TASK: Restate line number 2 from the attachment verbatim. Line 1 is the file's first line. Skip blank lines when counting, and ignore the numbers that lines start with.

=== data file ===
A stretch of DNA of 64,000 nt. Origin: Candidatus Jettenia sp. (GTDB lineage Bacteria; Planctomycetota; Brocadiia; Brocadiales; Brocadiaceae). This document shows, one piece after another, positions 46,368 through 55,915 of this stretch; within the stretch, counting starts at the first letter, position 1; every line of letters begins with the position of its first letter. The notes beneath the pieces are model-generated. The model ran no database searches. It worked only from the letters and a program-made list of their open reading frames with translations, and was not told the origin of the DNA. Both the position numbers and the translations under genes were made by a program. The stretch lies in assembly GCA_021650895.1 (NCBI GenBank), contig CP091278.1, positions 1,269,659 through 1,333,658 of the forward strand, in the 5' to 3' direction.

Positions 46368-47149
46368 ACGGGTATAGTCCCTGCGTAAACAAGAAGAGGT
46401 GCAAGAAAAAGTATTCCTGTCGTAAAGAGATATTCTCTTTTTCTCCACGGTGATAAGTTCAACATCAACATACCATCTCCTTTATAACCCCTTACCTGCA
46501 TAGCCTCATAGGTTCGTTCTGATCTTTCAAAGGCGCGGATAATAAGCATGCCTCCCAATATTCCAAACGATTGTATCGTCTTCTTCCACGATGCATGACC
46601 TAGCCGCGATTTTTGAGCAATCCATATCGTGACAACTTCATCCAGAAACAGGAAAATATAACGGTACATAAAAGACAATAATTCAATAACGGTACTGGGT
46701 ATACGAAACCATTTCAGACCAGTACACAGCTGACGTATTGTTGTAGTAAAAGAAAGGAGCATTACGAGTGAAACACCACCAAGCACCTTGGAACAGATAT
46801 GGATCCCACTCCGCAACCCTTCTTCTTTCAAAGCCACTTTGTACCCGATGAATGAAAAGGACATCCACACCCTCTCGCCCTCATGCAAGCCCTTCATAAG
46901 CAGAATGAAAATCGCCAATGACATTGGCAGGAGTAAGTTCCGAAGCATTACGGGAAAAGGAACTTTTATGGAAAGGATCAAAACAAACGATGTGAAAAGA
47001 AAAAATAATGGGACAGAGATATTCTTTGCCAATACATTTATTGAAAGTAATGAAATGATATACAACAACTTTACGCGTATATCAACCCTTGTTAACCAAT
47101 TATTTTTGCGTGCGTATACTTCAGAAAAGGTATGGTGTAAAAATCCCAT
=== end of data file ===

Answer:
Positions 46368-47149